11 February, 2004

The multichannel streamer was secured back on deck late last night. After nearly six days of seismic work we would be heading south, back toward Beaufort Island and with luck open water to continue the multibeam survey. During the last hours of the seismic work, the ship went through some heavy ice conditions and at one point the streamer was pulled over some of the ice that had floated into the wake behind the ship. No damage was done, and we were able to finish the last of the planned shot lines.

By the start of the AM shift, the marine techs had already begun to clean and disassemble the air guns. Each gun was taken apart, washed in fresh water and laid out on cloth to dry. Parts of the guns are made of dissimilar metals. When these are in contact with one another in the presence of salts from the seawater and air, there can be corrosive reactions with the metals that can ruin those parts of the guns.

When the guns are reassembled, the marine techs lubricate the O-rings that maintain the pressure in the firing chamber. After the guns are put back together all opening that might allow dirt or water to enter the working parts of the gun are sealed with duct tape. Jay Ardai, Steve Ager and TJ Hurlburt took the guns apart making sure to keep all the parts of one gun separated from another. The pile of parts from each gun looks like a complex puzzle that they can put together with great efficiency.

All the equipment on the ship is checked and maintained daily. The smell of paint and cleaning solutions are always evident somewhere on the ship. At the end of each shift change, and a crewmember and the captain or mate do a walk through of the ship from the bridge to the engine room. All main systems are checked. The new pilot on watch waits for the mate's confirmation that all is OK and records the time in the ship's log.

Inside and outside doors are lubricated and locks checked to see if they work properly. The crew is constantly finishing one task and moving to the next. It is hard to believe that the Palmer is over tem years old. It is so well maintained it still looks new. Even with all this attention to detail, sometimes things break. During dredge #5 the main bucket on the dredge broke completely off. When the dredge was brought on deck all that came aboard was the metal A frame and the winch cable. There was no indication from the winch room that the tension on the cable had been too high. It may have hit something as it was dragged across the seafloor that caused it to break. No one was sure how or why it broke, but there was plenty of speculation. Pictures of the broken dredge were taken, jokes shared and then Jesse Doran and Jenny White prepared the backup dredge for try number two.

The second try was a huge success. There were dozens of large rocks and there was no mud or sediment. Sam Mukasa was pleased with his catch. All the rocks were carried to the wet lab where the Sam washed each one and set it out to dry. In addition to a nice cache of rocks, there was an abundance of organisms. The largest was a sponge over 12 inches in length and 7 inches across. Brittle stars and other small echinoderms were in abundance.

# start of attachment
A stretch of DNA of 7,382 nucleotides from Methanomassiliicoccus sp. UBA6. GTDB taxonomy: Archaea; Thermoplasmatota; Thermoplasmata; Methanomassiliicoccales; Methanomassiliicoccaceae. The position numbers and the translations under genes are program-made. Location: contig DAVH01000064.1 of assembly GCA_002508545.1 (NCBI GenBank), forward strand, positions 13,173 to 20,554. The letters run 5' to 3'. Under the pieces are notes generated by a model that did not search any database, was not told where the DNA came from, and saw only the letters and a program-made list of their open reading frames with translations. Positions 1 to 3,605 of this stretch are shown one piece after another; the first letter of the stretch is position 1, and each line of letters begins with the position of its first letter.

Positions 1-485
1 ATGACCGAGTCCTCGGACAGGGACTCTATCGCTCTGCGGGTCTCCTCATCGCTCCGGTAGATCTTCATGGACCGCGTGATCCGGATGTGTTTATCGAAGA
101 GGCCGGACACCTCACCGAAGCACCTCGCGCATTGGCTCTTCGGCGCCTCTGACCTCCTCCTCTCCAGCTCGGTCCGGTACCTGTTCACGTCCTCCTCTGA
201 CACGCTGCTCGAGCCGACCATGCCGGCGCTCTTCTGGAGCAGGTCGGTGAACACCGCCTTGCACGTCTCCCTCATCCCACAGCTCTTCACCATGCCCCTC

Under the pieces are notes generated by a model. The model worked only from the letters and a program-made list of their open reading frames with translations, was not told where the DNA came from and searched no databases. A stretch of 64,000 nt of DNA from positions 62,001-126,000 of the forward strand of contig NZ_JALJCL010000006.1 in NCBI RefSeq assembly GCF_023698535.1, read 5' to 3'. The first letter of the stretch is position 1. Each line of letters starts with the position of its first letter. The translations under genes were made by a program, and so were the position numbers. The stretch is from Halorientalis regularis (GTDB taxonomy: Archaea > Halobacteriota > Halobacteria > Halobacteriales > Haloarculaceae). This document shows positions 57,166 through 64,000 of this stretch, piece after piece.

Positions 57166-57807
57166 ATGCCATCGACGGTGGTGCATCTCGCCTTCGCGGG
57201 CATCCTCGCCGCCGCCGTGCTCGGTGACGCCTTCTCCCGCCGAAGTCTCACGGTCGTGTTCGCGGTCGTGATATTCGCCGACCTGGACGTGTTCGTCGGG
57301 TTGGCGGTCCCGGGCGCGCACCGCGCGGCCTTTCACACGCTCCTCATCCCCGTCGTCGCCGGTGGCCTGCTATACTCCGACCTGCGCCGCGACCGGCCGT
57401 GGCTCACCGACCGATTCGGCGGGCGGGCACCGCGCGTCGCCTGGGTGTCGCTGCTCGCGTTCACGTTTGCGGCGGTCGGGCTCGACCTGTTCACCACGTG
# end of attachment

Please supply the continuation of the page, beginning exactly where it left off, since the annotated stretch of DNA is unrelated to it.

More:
It was a very successful afternoon. We headed toward the ice. The wind from earlier in the week had cleared out areas that had be ice covered earlier and we were unable to do multibeam work. We would target that area for the evening and the start of tomorrow.

Who's Who?

Cristina Millan (Martinez) - OSU - From Madrid, Spain and is a graduate student working toward a PhD in Geology. Research interests are mineralogy and structural geology. Her thesis is on economic geology. She has two children 14 and 10 years old. Interests are geology, field research, and reading, being stuck on a ship. She enjoys sewing, the outdoors and raveling. She works with Terry Wilson on a variety of geology projects being conducted in Antarctica. She has been married for 15 years and living in the US 14 years. Her husband Richard has been the most supportive person helping to make her dreams for a career in geology a reality. Richard is a chemical engineer and works as a project manager for Battelle. She wants women to know that it are definitely is possible to combine a successful career, raise a family and pursue an advanced degree.

Joanne Whittaker - Graduate Student, Wellington, NZ

Jennifer Nice - University of Texas, Dallas - 21 year old from Dallas, TX. She just received a BS in Geosciences from the University of Texas at Dallas in December. She is in Antarctica taking the semester off to decide what to do for her masters that she will start in the fall. This is her first trip south of the equator and likely the first time in negative temperatures.

She like the outdoors, camping and road trips. She doesn't understand why no one else on this cruise likes fried pickles. She will be getting married just a few weeks after returning from Antarctica. She has an older sister who is a teacher, her mom is a nurse and her dad is an amazing person who pulls trees out of the ground in his spare time.

Jennifer Nice, Cristina Millan, and Joanne Whittaker from the night shift.

Steve Ader, Jay Ardai and TJ Hurlburt disassemble and clean the air guns.

Mr. Stevenoski with a large sponge caught in the dredge.

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